Our Chalet Truck Camper

Our Chalet Truck Camper

Wednesday, September 15, 2010

Nova Scotia - Whale Cove to Lunenburg

More Nova Scotia - September 14-15 - Reports when we get good wifi access which isn't that often

Our truck camper hosts, Paula and Jerry, did a HUGE amount of preplanning for this trip. They better watch out or all of us will want to tag along with them to Mexico next winter. It's not easy figuring out where a dozen truck campers can all stop at one time in tiny towns and country roads but they did it.

Tuesday morning the 14th we left Whale Cove and drove through the bottom center of Nova Scotia, going west to east, following along Route 8 through woods that reminded Joe and I of The Great North Woods in Maine. This land was scoured by glaciers eons ago, leaving behind tiny lakes, ridges, and rock formations. Much like Maine, this is timber land and the roads reflect it. Part way though we stopped at a small country store to be greeted by hot pastries just coming out of the oven. Nova Scotia folks know how to bake as we have found out repeatedly. We passed through Kempt and Calendonia, stopping in Liverpool for fuel, groceries and to replenish the adult beverage stash. This was our longest travel day in distance. The goal was getting to Petite Riviere and Rissers Beach Provincial Park.

And oh my what a gorgeous beach this is. Jerry and Paula had reserved the boondock spaces right on the sand beach, a rare treat for those of us who don't have access to sand beaches. The sun was strong, the wind even stronger and we watched as a fog bank was coming into shore. Then the fog lifted and we had one of those perfect nights to camp listening to the surf and no traffic noise at all.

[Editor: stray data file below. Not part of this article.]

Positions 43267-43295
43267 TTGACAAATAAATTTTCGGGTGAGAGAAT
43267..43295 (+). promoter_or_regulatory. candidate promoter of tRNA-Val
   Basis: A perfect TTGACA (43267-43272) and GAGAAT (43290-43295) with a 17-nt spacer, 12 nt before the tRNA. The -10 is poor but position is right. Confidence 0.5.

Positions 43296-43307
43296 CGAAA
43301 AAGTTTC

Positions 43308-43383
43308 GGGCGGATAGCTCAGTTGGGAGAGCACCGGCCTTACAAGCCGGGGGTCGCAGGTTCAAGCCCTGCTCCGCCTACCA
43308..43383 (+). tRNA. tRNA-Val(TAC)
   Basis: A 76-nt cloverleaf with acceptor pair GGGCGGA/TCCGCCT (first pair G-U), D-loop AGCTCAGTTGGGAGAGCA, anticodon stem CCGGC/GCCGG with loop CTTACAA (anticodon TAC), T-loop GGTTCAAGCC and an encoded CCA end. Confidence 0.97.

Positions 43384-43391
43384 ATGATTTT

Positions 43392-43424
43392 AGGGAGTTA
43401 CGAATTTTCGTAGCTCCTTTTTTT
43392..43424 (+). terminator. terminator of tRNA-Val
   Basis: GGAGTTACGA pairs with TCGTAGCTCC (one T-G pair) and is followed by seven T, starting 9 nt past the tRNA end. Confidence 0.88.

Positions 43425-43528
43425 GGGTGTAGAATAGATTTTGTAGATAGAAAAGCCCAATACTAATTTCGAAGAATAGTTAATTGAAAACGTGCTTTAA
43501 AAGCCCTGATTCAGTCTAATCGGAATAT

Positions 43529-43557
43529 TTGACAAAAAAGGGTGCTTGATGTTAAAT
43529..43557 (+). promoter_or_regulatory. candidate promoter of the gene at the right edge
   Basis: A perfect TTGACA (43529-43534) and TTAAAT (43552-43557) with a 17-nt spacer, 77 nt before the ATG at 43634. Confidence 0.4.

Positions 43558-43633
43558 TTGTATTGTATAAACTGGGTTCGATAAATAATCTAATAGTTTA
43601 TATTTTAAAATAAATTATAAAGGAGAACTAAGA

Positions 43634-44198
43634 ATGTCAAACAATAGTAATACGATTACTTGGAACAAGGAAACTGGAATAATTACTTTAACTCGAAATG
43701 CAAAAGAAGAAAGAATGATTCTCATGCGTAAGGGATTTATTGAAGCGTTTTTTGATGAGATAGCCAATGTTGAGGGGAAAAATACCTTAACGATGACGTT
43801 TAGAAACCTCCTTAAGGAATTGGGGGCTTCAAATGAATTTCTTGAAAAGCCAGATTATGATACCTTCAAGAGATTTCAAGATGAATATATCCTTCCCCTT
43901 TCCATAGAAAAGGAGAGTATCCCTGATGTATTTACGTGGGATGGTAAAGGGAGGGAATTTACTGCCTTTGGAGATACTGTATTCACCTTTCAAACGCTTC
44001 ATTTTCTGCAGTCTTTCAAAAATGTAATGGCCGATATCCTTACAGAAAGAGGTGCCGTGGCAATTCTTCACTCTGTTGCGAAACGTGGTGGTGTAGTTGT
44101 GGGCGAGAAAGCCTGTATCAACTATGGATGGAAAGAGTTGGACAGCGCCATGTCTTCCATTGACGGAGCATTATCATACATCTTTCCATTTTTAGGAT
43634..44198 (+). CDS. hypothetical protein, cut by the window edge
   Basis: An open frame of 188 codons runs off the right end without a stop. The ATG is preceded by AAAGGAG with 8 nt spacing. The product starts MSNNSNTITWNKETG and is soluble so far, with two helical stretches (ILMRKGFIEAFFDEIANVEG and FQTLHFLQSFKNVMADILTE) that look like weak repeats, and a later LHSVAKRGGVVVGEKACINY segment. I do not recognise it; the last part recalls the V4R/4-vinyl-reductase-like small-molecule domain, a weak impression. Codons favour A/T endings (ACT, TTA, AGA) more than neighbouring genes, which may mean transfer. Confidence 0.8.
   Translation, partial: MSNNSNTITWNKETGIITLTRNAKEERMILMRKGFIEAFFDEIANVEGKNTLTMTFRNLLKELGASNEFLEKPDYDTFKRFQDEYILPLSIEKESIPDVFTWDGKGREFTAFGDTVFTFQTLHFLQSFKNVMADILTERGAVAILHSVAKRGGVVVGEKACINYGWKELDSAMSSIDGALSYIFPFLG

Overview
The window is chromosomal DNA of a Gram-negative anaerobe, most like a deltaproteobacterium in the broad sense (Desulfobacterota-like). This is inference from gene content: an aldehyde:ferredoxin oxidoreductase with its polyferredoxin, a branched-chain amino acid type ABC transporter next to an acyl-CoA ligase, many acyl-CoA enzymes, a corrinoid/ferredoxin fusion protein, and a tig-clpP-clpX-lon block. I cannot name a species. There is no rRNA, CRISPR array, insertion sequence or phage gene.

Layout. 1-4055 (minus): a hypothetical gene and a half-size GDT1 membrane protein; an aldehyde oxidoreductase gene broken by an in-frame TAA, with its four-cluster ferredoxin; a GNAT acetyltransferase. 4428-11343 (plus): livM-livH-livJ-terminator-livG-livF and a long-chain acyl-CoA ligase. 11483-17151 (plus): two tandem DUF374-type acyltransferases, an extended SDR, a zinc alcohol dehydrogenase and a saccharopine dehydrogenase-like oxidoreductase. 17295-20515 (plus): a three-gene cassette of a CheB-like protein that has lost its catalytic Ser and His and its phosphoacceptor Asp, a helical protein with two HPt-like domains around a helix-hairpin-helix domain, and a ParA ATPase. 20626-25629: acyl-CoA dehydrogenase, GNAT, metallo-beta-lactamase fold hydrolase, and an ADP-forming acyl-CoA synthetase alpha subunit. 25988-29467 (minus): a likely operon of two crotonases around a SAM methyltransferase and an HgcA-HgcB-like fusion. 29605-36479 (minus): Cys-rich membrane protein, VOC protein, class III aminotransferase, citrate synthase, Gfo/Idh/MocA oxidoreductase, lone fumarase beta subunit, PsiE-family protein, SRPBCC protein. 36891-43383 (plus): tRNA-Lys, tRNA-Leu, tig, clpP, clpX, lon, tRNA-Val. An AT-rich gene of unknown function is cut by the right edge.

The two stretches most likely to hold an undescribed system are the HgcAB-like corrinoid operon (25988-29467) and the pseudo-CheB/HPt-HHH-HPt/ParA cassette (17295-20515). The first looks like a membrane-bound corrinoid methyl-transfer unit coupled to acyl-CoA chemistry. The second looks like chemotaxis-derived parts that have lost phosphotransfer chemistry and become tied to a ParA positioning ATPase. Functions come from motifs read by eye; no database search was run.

We actually got both sun and wind burns but worth it. We picked rocks, shells and explored folded rock wall along the beach.

Here's the view from inside the camper window.

Today (9/15) we drove up to Paula's ancesteral home near La Have. Parked on a tiny road running by the beach where she used to spend summers and all walked, picking up sea glass, more shells and enjoying listening to her talk about growing up here. Is this a row of Truck Campers or what? We've turned quite a few heads watching us go by during our travels.

The beach is mostly shale that has splintered and been pounded by the North Atlantic forever. For those of you who haven't walked such a beach the smells, sights and sounds are memorable. Even for those of us who can get to ocean beaches, this one was so clean and enjoyable.

Another great bakery with hot raisin and cranberry scones and coffee just before the ferry towards Lunenburg. You can drive the big U shape to get around the bay but at $5 it saves a lot of fuel and it's pretty. The ferry men said it was the heaviest load they had all summer even though we could only get five campers at a time on the ferry.

Tonight we are camped at the Lunenburg Board of Trade campground - next to the Visitors Center. Most of us walked down, down, down into Lunenburg and went to the Fisheries Museum. There were exhibits and artifacts on whaling, cod fishing, rum running and how the wooden ships were built. They are restoring a huge 4 masted schooner berthed behind the museum. Some of our group explored the inns, taverns, gift shops of this small town that has not gone commercial. It was a long, steep climb back to the campground as you can see by the tired looks all around.

Tomorrow we take a cruise on the "Eastern Star" sloop out into Lunenburg Harbor and some of the surrounding islands. Who said Truck Campers had to stay on land?

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